Browse Publications Technical Papers 2018-22-0008

Human Shoulder Response to Lateral Impact in Intermediate Loading Conditions Between High-Velocity, Short-Duration and Low-Velocity, Long-Duration 2018-22-0008

The EuroSID-2re (ES-2re) Anthropomorphic Test Device (ATD) commonly known as the crash test dummy is also used in the military domain to assess the risk of injury of armored vehicles occupants from lateral impact. The loading conditions range from low velocity - long duration impacts (4 m/s - 50 ms) similar to the automotive domain, to high velocity - short duration impacts (28 m/s - 3 ms) corresponding to cases where the panel deforms under an explosion. The human shoulder response to lateral impact was investigated at bounds of the loading condition spectrum previously mentioned, and also at intermediate conditions (14 m/s - 9 ms) in previous studies. The aim of the current study is to provide additional insight at the intermediate loading conditions which are not found in the literature.
Eight pure lateral shoulder impact tests were performed on Post Mortem Human Subjects (PMHS) using an 8.1 kg rigid impactor at velocities ranging from 3.3 m/s to 8.8 m/s with the duration ranging from 25 ms to 35 ms. The PMHS were instrumented with accelerometers attached to the sternum, and the upper thoracic spine (T1 vertebra). Strain gages were glued onto the right and left clavicles and ribs 2 to 6. The shoulder force was measured at the interface with the impactor and the impact was filmed by high speed cameras (5000 fps) to track the YZ displacements of the impactor, T1 vertebra, and sternum in the laboratory frame.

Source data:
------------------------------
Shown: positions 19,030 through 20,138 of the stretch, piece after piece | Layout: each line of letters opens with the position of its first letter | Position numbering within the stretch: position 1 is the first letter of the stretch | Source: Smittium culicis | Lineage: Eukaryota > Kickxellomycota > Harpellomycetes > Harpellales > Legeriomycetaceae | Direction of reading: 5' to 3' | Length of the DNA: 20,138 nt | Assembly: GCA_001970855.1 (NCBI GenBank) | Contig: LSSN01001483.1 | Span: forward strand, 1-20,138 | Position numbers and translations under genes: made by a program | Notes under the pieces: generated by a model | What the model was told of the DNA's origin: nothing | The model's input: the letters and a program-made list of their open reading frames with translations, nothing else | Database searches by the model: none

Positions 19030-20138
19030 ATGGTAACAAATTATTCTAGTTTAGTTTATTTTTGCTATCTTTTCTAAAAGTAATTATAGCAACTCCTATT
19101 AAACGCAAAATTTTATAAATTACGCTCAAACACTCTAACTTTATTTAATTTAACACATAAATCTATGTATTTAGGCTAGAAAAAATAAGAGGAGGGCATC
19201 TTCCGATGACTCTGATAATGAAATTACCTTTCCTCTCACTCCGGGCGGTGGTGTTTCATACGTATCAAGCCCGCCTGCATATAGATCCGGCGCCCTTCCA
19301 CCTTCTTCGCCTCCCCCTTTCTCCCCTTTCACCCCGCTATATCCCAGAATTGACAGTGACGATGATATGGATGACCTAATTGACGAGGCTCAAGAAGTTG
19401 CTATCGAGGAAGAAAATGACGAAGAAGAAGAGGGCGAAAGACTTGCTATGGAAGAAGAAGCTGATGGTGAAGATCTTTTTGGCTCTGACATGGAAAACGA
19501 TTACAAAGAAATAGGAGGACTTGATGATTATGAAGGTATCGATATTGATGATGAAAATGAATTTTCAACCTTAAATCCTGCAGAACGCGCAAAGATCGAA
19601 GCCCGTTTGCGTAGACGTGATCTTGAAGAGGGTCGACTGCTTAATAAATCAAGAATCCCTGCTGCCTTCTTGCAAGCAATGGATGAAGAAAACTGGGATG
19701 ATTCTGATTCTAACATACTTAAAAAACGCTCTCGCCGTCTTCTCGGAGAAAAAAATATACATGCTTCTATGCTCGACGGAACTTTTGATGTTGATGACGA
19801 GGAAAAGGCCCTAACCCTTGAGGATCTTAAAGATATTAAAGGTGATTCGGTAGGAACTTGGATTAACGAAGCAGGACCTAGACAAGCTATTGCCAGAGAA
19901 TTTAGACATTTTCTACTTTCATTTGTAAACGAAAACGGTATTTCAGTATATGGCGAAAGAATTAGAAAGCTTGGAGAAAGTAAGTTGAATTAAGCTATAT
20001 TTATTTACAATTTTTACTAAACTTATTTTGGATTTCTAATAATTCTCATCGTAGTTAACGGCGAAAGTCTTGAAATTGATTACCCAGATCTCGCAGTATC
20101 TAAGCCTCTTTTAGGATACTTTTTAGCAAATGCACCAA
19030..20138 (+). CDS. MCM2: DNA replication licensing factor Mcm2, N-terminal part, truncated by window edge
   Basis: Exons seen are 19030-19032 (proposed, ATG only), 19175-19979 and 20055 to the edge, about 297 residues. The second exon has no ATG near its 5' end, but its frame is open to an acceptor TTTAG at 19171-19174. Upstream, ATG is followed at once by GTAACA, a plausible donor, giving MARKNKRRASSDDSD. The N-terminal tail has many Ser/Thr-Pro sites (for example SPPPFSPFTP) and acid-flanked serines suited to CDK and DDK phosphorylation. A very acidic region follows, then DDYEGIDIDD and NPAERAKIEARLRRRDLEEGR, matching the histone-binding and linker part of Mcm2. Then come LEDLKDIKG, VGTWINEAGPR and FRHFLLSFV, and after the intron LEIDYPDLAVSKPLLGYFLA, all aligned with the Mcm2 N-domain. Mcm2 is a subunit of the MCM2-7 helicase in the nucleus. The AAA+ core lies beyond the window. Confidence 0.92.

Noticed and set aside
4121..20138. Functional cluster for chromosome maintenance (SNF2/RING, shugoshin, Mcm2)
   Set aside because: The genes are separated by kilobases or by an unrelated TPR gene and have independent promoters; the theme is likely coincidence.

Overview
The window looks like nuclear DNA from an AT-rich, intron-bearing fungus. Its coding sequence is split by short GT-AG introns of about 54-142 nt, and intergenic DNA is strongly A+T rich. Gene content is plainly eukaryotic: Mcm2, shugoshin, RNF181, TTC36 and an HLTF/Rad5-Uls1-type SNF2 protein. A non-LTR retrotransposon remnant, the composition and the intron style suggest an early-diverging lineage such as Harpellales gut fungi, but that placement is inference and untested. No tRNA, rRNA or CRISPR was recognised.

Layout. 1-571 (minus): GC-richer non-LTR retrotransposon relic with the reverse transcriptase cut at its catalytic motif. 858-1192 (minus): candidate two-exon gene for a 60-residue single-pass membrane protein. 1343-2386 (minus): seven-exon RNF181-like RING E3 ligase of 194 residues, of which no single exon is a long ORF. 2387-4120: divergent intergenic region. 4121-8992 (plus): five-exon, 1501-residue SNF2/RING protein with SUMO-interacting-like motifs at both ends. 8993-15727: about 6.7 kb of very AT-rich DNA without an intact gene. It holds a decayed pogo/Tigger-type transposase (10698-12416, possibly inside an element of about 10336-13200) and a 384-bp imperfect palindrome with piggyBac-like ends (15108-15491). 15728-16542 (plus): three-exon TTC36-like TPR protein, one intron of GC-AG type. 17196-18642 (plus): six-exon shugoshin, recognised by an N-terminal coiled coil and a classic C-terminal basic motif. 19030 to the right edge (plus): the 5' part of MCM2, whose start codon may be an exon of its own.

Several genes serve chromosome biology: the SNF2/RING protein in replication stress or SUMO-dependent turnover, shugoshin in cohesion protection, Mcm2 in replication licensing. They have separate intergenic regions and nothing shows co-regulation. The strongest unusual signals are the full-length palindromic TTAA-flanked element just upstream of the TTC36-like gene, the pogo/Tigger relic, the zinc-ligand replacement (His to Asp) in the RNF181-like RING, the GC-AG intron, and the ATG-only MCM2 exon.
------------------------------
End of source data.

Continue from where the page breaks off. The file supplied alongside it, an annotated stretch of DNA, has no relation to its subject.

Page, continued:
Three shoulders out of the eight sustained AIS 2 injuries which included a clavicle fracture. The impactor forces ranged from 1200 to 4600 N. The PMHS accelerations ranged from 44 to 163 g at the sternum, and from 17 to 60 g at the T1 vertebra. The analysis of the strain gage signals revealed that the clavicle fractures occurred at the beginning of the impact and coincided with a peak force. An estimate of the acromion-to-shoulder compression (Cmax) was computed. It ranged from 0% to 15% for the non-injured shoulders, and from 19% to 28% for the injured shoulders.
This new PMHS test series will be used in a future work to develop a shoulder injury criterion for the ES-2re ATD that is relevant for the whole loading conditions spectrum of the military domain.


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